Harcourt-SmithW.E.H. & AielloL.C. (2004) Fossils, feet and the evolution of human bipedal locomotion. J. Anat.204403-416.

HarmandS.LewisJ.E.FeibelC.S.LepreC.J.PratS.LenobleA.BoësX.QuinnR.L.BrenetM.ArroyoA.TaylorN.ClémentS.DaverG.BrugalJ.P.LeakeyL.MortlockR.A.WrightJ.D.LokorodiS.KirwaC.KentD.V. & RocheH. (2015) 3.3-million-year-old stone tools from Lomekwi 3, West Turkana, Kenya. Nature521(7552) 310-315.

HurlbertA. & LingY. (2007) Biological components of sex differences in color preference. Curr. Biol.17R623-R625.

JacobF. (1977) Evolution and tinkering. Science196(4295) 1161-1166.

JacobF. (1981) Le jeu des possibles. Essai sur la diversité du vivant. Librairie Arthème FayardParis, France.

KeeneyJ.G.DumasL. & SikelaJ.M. (2014) The case for DUF1220 domain dosage as a primary contributor to anthropoid brain expansion. Front. Hum. Neurosci.8427.

KeeneyJ.G.DavisJ.M.SiegenthalerJ.PostM.D.NielsenB.S.HopkinsW.D. & SikelaJ.M. (2015) DUF1220 protein domains drive proliferation in human neural stem cells and are associated with increased cortical volume in anthropoid primates. Brain Struct. Funct.2203053-3060.

KivellT.L.KibiiJ.M.ChurchillS.E.SchmidP. & BergerL.R. (2011) Australopithecus sediba hand demonstrates mosaic evolution of locomotor and manipulative abilities. Science333(6048) 1411-1417.

KleisnerK.IvellR. & FlegrJ. (2010) The evolutionary history of testicular externalization and the origin of the scrotum. J. Biosci.3527-37.

KooninE.V. (2017) Splendor and misery of adaptation, or the importance of neutral null for understanding evolution. BMC Biol.14114.

Linde-MedinaM. (2011) Adaptation or exaptation? The case of the human hand. J. Biosci.36575-585.

LovejoyC.O.LatimerB.SuwaG.AsfawB. & WhiteT.D. (2009) Combining prehension and propulsion: the foot of Ardipithecus ramidus. Science326(5949) 72e1-8.

LynchM. (2007) The frailty of adaptive hypotheses for the origins of organismal complexity. Proc. Natl. Acad. Sci. USA104(Suppl. 1) 8597-8604.

McPherronS.P.AlemsegedZ.MareanC.W.WynnJ.G.ReedD.GeraadsD.BobeR. & BéaratH.A. (2010) Evidence for stone-tool assisted consumption of animal tissues before 3.39 million years ago at Dikika, Ethiopia. Nature466(7308) 857-860.

Minugh-PurvisN. & McNamaraK.J. (Eds) (2002) Human Evolution Through Developmental Change. The Johns Hopkins University PressBaltimore, MD, USA.

MorrisD. (1967) The Naked Ape. A Zoologist Study of the Human Animal. Vintage BooksLondon, UK.

O’BlenessM.S.DickensC.M.DumasL.J.Kehrer-SawatzkiH.G.WyckoffJ. & SikelaJ.M. (2012) Evolutionary history and genome organization of DUF1220 protein domains. G3 (Bethesda)2977-986.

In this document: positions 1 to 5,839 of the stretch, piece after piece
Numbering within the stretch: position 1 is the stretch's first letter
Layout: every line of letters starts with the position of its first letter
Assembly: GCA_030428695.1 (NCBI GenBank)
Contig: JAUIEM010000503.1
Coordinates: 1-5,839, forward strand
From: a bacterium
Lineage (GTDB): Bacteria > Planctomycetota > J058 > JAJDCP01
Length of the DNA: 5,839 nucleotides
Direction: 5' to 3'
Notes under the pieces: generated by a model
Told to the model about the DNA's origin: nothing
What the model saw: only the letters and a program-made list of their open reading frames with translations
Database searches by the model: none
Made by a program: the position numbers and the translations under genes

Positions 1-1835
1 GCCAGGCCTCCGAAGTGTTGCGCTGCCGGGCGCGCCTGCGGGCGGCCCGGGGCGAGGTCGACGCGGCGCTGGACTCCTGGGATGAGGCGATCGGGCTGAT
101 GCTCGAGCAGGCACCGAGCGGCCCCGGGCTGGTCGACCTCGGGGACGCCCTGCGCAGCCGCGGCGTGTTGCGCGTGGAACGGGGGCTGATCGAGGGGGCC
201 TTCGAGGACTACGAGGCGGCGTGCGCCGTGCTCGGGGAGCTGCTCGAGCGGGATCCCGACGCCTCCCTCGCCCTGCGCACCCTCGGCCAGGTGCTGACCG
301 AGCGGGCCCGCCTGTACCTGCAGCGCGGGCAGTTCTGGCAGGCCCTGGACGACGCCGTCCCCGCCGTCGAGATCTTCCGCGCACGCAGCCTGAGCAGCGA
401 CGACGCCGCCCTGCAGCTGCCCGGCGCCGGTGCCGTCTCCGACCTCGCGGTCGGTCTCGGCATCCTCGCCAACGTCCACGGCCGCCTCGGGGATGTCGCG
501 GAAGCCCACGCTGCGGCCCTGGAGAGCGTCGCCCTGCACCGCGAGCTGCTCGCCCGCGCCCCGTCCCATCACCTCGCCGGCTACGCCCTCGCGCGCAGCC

PigliucciM. & KaplanJ. (2000) The fall and rise of Dr Pangloss: adaptationism and the Spandrels paper 20 years later. Trends Ecol. Evol.1566-70.

Ponce de LeónM.S.GolovanovaL.DoronichevV.RomanovaG.AkazawaT.KondoO.IshidaH. & ZollikoferP.E. (2008) Neanderthal brain size at birth provides insights into the evolution of human life history. Proc. Natl. Acad. Sci. USA10513764-13768.

PontzerH.CampbellR.RightmireG.P.JashashviliT.Ponce de LeónM.S.LordkipanidzeD. & ZollikoferC.P.E. (2010) Locomotor anatomy and biomechanics of the Dmanisi hominins. J. Hum. Evol.58492-504.

PortmannA. (1969) Einführung in die vergleichende Morphologie der Wirbeltiere. Vierte überarbeitete und ergänzte Auflage. Schwabe & Co VerlagBasel, Switserland/Stuttgart, Germany.

PrauseN.ParkJ.LeungS. & MillerG. (2015) Women’s preferences for penis size: a new research method using selection among 3D models. PLoS One10133079.

ReidR.G.B. (2007) Biological Emergences. Evolution by Natural Experiment. MIT PressCambridge, MA, USA.

RobertsA. (2014) The Incredible Unlikeliness of Being. Evolution and the Making of Us. Heron BooksLondon, UK.

SimpsonS.W.QuadeJ.LevinN.E.ButlerR.Dupont-NivetG.EverettM. & SemawS. (2008) A female Homo erectus pelvis from Gona, Ethiopia. Science322(5904) 1089-1092.

SkinnerM.M.StephensN.B.TsegaiZ.J.FooteA.C.NguyenN.H.GrossT.PahrD.H.HublinJ.-J. & KivellT.L. (2015) Human evolution. Human-like hand use in Australopithecus africanus. Science347(6220) 395-399.

TocheriM.W.OrrC.M.JacofskyM.C. & MarzkeM.W. (2008) The evolutionary history of the hominin hand since the last common ancestor of Pan and Homo. J. Anat.212544-562.